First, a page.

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Mystery Set in Ohio Captures America’s Entry into WW2

by M. Ruth Myers

Maximum Moxie, shiny new addition to the mystery series featuring the 1940s detective with great legs, Maggie Sullivan, has just landed in digital bookstores.  This fifth book in the series opens when the private eye takes on a new case days before the attack on Pearl Harbor, and provides an unusual portrait of a mainland city left dazed but resolute.

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The Story:

Days before the Pearl Harbor attack plunges the U.S. into World War II, private eye Maggie Sullivan is hired to find a missing engineer in Dayton, Ohio. Has Gil Tremain been kidnaped, or has he turned traitor — to his employer and maybe his country?

As Maggie pieces together his last movements, she finds there are secrets the man’s ex-wife and his employers don’t want uncovered. Maggie herself is attacked and an innocent witness is murdered. The ruthlessness of her opponent — or opponents — becomes even clearer when there’s an attempt to abduct Tremain’s young daughter. Still more chilling, Maggie’s investigation suddenly attracts the attention of a local crime kingpin.

The attack on Pearl Harbor presses every cop in the city into service protecting manufacturing and research facilities. Stunned by the knowledge their nation will soon be at war, even fearful the mainland itself will be bombed, people cling to family and friends. Schedules and routines shatter. Amid the disruption, alone and aware she can’t count on help from the police, Maggie races to save a man who has now become a liability to his captors.

Maximum Moxie, fifth book in the author’s popular Maggie Sullivan mysteries series, gives readers fast-paced twists and turns along with a rare and vividly painted closeup view of a watershed event in 20th century American history.

What Do a Victorian Lady and a 1940s Gal Gumshoe Have in Common? — Part 2

When M. Louisa Locke and I discovered we’d be promoting books in our respective historical mystery series at the same time, we had an idea: Wouldn’t it be fun to ask our two women detectives — one a proper lady in Victorian San Francisco, the other a gritty young private eye in 1940s Dayton, Ohio — the same set of questions about their work and how they manage it as women?

Myers Locke twitter ad

Maggie Sullivan mystery #1 shows woman private eyeOn the surface, at least, they seemed very different. Maggie Sullivan, my sleuth, lives in an all-women rooming house, gets her meals at the dime store lunch counter, and would rather take her chances with thugs than with domesticity.  Mrs. Annie Fuller, sleuth of Locke’s popular Victorian San Francisco mystery series, is a young widow who owns and runs a nicely appointed boarding house where she manages a domestic staff.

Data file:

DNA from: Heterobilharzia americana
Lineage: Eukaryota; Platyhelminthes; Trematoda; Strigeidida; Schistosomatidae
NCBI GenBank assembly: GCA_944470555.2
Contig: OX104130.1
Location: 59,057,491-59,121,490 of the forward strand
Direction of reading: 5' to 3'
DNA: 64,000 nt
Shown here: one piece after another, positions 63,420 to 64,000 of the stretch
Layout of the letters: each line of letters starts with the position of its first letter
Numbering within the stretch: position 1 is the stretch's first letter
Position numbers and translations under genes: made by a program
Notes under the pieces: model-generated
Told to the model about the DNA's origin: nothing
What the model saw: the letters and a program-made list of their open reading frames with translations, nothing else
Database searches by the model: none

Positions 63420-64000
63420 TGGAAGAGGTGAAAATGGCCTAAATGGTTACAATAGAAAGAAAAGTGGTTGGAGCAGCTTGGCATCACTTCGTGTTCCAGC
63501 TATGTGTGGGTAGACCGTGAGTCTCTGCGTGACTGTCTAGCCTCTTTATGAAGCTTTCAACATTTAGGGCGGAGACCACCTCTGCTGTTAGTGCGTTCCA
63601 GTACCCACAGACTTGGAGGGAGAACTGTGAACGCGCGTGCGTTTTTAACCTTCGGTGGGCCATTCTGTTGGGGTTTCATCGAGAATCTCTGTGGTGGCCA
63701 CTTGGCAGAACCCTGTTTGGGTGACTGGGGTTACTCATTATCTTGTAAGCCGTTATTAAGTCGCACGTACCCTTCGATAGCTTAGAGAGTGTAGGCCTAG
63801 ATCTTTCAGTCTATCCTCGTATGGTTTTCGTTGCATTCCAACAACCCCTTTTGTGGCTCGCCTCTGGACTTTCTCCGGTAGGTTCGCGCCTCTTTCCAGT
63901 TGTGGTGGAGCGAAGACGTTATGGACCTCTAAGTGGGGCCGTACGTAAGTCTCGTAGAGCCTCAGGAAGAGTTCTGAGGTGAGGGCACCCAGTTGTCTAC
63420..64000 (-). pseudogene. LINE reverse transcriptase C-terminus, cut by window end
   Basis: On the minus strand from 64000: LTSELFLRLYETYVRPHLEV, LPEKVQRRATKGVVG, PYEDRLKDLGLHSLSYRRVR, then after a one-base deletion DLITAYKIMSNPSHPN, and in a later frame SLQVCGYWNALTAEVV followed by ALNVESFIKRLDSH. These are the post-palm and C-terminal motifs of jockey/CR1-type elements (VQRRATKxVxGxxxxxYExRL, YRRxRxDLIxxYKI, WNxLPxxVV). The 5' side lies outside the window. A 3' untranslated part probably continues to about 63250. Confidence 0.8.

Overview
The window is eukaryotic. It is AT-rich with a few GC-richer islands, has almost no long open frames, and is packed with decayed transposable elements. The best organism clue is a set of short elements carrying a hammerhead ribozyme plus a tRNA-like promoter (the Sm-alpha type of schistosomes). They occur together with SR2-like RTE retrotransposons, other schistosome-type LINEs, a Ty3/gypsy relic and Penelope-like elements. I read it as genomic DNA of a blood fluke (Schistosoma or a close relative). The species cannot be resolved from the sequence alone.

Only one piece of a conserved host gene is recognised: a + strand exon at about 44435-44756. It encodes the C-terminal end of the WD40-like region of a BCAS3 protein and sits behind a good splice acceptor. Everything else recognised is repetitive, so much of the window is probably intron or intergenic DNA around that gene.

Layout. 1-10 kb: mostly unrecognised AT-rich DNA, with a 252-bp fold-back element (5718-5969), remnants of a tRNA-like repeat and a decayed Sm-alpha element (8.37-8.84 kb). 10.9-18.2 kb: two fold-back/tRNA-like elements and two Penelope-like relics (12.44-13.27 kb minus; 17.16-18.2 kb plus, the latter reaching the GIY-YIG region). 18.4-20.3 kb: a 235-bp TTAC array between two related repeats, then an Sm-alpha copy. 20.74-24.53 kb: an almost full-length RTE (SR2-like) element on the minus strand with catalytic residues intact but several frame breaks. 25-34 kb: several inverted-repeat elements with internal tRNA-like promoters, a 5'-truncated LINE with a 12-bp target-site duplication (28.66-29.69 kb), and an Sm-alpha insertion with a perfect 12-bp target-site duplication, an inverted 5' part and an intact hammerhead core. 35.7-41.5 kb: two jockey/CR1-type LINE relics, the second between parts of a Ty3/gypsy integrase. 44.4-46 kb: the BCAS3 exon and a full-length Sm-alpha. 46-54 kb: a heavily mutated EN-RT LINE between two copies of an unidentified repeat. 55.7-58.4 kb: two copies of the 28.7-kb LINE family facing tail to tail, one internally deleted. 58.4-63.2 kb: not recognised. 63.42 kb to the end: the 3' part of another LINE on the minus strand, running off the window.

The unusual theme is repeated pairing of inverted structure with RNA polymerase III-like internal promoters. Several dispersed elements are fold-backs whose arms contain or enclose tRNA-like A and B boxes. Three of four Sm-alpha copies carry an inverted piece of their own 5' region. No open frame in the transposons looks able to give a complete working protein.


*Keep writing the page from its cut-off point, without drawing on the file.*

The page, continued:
Being a proper lady, Annie would never indulge in any sort of Unseasy-MLalcoholic beverage.  Maggie is cordially disposed toward most of them, but favors gin and tonic or a glass of dark stout.  Annie’s closest friends are people at her boarding house, both “upstairs” and “down”.  Maggie’s are a photographer and his wife, a businesswoman with a bad reputation and a former hit man.

Yet resilience and a refusal to judge based on social class are only two of the things these two women have in common.  As some of their answers suggest, they’re often on the same wavelength.

Read Part 1 of our interview with them on M. Louisa Locke’s blog.

Here’s Part 2:

5: In a tight spot, how do you hold your own against a man who’s bigger, heavier, stronger?

MAGGIE: My first line of defense is awareness of my surroundings – people on the street, whether I’ve seen a car behind me before — and using my wits. Sometimes just confronting someone is enough to make them back off. I don’t like scars on my face any more than the next girl, so if I get backed into a corner I throw a mean punch. Making a man drop his trousers around his ankles takes a lot of the tough out and keeps him from moving unexpectedly.  Of course that generally requires persuasion from my .38 Smith & Wesson.  When necessary I use it for more than persuasion.

ANNIE: One of the things I have learned the hard way is not to go alone into potentially dangerous situations. For a woman, there is safety in numbers…even if the other people are other women. It is amazing what two or three determined women can do against a single man. You just have to be clever about these things, think ahead. However, since my father taught me to shoot when I was a girl growing up on our ranch outside of Los Angeles, I have been tempted to buy a small derringer.

6. What’s the biggest misconception men have about women in your era?

ANNIE: That we are too unintelligent to take care of ourselves. I hate to be so blunt. But as someone who had to sit by and watch my first husband squander away my fortune rather than take my advice, forcing me into five wretched years of financial dependence on my in-laws, I am a bit bitter. Then the whole reason I became Madam Sibyl, the clairvoyant, is that men would rather believe that my business advice comes from my ability to read the lines on their palms than from my excellent training and the solid research I do. Very frustrating. Thank goodness, a few men in my life, like the lawyer Nate Dawson, have been willing to recognize that I am their equal intellectually and that I can take care of myself.